# Solving an RC circuit using superposition

Discussion in 'Homework Help' started by ecy5maa, Jan 1, 2011.

1. ### ecy5maa Thread Starter New Member

Nov 22, 2010
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Hello,

The circuit attached below is from Richard Dorfs Intro to Electric Circuits book. The switch is shut for a long time and opened at t=0.

The question asks to find the current i(t) across R11, which they use nodal analysis and find it to be 66.67 - 16.666 e micro Amps.

However when i do it from superposition 66.67 micro Amps is due to the 8 v source and + 16.666 e source due to the capacitor

My question is that if we use superposition instead, shouldnt the current due to the 8 v source and the capacitor be added since both send current towards R11 in the same direction?

Thus basicall I would just like to know why the current due to the capacitor will be subtracted?

Thank you in advance

P.S Unfortunately i dont have the book in question, although the answer is correct.

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2. ### Jony130 AAC Fanatic!

Feb 17, 2009
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In this circuit when you open the switch voltage across capacitor rise from 3.3V to 4V.
So capacitor will get extra charge, and this mean that in this circuit capacitor is charging when the switch is open.

3. ### ecy5maa Thread Starter New Member

Nov 22, 2010
6
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Yup that i got.

But what i dont get is that how come the current through R11 delivered by the capacitor is subtracted from the current delivered by the 8v source when the direction of current of both capacitor and 8v source is the same.

4. ### Jony130 AAC Fanatic!

Feb 17, 2009
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Hmm, but in this circuit capacitor do not deliver any Current to R11 .
When the switch is open R10 provide extra current to charge the capacitor.

5. ### ecy5maa Thread Starter New Member

Nov 22, 2010
6
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Yes, but since the switch is shut for a long time, and it is opened at t=0, there is already initial voltage across the capacitor...so shouldnt it be supplying current, till the current becomes zero across the capacitor..

Also basically i wanted to know if this was correct

6. ### Jony130 AAC Fanatic!

Feb 17, 2009
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Capacitors supply current only when they are discharging.
In your circuit at t=0 voltage rise so there in no way to discharge the capacitor.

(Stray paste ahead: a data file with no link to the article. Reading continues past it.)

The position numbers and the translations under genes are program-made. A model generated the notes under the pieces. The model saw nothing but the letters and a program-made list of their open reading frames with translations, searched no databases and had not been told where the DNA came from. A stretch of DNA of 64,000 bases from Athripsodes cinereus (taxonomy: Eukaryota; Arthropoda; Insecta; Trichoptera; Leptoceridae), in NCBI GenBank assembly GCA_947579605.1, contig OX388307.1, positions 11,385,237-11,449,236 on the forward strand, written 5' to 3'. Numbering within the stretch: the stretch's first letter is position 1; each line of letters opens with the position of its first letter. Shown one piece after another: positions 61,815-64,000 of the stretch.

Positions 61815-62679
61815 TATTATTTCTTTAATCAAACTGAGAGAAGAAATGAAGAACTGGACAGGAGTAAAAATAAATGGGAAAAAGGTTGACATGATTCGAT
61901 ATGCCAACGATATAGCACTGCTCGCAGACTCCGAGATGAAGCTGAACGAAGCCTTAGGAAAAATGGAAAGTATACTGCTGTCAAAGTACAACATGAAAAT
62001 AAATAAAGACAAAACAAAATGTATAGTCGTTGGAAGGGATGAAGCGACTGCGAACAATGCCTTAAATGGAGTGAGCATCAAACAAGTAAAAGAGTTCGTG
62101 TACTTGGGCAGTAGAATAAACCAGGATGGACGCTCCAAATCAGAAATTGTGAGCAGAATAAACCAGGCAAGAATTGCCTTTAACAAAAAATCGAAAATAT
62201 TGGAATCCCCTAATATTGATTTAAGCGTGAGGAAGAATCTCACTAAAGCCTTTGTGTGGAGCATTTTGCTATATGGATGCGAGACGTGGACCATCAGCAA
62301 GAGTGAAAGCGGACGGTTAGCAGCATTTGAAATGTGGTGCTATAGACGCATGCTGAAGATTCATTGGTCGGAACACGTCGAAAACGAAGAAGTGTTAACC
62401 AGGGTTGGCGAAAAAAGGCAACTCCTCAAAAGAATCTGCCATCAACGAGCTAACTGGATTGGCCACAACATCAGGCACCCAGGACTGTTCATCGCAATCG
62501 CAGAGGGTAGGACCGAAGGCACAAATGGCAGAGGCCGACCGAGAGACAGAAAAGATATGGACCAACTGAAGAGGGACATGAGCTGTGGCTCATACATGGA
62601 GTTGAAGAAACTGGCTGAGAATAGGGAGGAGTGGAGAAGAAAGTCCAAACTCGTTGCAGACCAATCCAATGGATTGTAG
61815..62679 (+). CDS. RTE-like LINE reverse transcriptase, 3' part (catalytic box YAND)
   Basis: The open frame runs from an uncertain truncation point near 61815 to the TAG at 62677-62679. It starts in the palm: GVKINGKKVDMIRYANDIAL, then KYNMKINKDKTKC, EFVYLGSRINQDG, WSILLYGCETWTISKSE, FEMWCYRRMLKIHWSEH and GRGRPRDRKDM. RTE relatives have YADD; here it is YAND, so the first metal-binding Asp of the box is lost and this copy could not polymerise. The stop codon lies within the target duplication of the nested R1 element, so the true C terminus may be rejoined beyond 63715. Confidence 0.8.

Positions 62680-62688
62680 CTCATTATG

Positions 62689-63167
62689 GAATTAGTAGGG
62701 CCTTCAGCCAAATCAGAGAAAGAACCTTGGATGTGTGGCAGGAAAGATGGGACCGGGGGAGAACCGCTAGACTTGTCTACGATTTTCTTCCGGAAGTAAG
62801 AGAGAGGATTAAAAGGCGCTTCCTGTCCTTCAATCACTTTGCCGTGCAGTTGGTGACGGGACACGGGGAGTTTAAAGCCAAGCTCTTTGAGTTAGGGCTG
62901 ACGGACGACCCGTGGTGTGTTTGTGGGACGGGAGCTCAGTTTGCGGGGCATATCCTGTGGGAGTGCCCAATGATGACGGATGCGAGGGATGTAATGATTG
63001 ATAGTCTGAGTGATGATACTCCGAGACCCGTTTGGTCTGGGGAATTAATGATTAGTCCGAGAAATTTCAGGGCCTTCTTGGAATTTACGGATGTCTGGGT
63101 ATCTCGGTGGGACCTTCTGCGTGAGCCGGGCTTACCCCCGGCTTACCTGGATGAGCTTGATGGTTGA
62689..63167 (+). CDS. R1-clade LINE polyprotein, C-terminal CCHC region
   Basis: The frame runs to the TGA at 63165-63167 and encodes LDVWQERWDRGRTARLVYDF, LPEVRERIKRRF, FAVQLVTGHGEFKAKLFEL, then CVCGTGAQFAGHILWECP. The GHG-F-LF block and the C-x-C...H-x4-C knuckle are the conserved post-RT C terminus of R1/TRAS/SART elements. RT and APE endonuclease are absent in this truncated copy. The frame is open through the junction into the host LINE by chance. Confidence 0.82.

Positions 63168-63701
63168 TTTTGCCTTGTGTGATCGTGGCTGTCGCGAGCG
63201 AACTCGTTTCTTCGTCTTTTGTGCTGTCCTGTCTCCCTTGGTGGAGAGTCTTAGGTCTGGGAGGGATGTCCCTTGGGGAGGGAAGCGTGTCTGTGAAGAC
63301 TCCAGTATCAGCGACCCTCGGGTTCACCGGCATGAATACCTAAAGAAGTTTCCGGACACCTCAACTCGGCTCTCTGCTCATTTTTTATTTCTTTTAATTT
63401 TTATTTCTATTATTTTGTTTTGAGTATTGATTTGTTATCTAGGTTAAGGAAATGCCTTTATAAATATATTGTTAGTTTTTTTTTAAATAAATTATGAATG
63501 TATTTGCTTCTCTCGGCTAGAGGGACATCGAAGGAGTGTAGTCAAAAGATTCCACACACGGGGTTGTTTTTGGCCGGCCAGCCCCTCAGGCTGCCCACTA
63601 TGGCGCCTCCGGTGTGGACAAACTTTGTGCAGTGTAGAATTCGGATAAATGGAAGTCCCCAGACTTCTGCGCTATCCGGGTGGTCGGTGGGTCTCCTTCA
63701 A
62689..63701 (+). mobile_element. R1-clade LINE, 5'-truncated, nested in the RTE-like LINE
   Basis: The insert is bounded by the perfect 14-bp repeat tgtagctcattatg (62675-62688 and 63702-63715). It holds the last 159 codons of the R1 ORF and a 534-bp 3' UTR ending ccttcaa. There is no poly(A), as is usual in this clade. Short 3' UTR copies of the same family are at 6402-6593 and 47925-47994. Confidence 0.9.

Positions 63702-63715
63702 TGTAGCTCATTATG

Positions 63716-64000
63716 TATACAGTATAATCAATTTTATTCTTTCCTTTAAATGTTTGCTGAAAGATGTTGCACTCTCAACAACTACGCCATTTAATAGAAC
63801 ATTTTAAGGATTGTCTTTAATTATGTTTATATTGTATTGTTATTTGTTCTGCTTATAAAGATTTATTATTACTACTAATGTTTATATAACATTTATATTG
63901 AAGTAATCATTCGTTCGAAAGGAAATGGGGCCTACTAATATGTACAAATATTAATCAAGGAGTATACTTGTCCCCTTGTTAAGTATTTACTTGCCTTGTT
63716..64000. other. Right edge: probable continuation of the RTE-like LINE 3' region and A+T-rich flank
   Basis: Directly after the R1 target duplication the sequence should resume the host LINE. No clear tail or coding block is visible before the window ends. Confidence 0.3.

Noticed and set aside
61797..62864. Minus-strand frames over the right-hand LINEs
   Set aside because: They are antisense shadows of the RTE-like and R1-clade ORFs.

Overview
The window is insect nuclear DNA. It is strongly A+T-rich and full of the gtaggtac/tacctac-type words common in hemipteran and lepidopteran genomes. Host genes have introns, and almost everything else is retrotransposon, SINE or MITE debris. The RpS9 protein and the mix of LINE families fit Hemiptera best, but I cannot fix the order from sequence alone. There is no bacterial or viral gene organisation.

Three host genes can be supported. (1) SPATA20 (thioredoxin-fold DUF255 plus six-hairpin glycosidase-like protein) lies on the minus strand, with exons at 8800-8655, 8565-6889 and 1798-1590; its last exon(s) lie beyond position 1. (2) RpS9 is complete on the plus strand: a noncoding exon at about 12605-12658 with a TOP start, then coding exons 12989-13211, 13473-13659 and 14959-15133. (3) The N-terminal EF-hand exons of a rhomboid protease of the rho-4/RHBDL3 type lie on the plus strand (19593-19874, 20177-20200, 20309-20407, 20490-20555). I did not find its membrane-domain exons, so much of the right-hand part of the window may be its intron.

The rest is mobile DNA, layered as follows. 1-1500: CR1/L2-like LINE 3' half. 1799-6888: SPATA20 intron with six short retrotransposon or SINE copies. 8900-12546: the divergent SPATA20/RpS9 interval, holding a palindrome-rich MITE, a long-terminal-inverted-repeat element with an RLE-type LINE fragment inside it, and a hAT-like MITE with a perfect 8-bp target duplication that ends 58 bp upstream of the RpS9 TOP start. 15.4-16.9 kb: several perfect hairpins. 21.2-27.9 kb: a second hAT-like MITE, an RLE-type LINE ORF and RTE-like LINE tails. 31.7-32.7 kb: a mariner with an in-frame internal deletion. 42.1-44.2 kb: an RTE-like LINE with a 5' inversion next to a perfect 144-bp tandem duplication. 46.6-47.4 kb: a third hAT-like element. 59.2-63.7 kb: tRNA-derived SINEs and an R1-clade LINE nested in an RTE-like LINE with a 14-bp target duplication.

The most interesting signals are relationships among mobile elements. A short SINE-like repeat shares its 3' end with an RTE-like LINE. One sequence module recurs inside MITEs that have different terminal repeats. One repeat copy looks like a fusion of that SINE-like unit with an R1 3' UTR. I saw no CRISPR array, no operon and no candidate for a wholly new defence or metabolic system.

At T= 0 capacitor will be charge trough R10. So capacitor will be "absorbing" the current.

Last edited: Jan 1, 2011
7. ### ecy5maa Thread Starter New Member

Nov 22, 2010
6
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But wouldnt the capacitor discharge when the switch is opened?

8. ### Jony130 AAC Fanatic!

Feb 17, 2009
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No, capacitor star charging it self, because when the switch is open voltage wants to rise from 3.3V to 4V

9. ### ecy5maa Thread Starter New Member

Nov 22, 2010
6
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voltage wants to rise, but doesnt that mean that dv/dt != 0 hence there will be a voltage across the capacitor and hence a current that it supplies?

10. ### Jony130 AAC Fanatic!

Feb 17, 2009
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When the voltage on the capacitor rise, capacitor is charging ("absorbing" the current).
When the voltage on capacitor "drops", capacitor is discharging (supply the current).

And in your circuit capacitor is charging when switch is open and discharging when switch is close.

11. ### ecy5maa Thread Starter New Member

Nov 22, 2010
6
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ok thanks...but can you just clear one thing.....since Vo across the capacitor is not zero...should there or shouldnt there be current across the capacitor when the switch is opened.

I dont mean to say that the capacitor will be supplying current, but that there will be current across the capacitor...given by Io e^(-t/RC)?

12. ### Jony130 AAC Fanatic!

Feb 17, 2009
4,175
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Yes the current will be flow through capacitor because voltage wants to rise, the extra charge is needed on capacitor plates. So the need of this extra charge on capacitor plates cause that current will be flow into capacitor plates (absorbing the current).

Last edited: Jan 1, 2011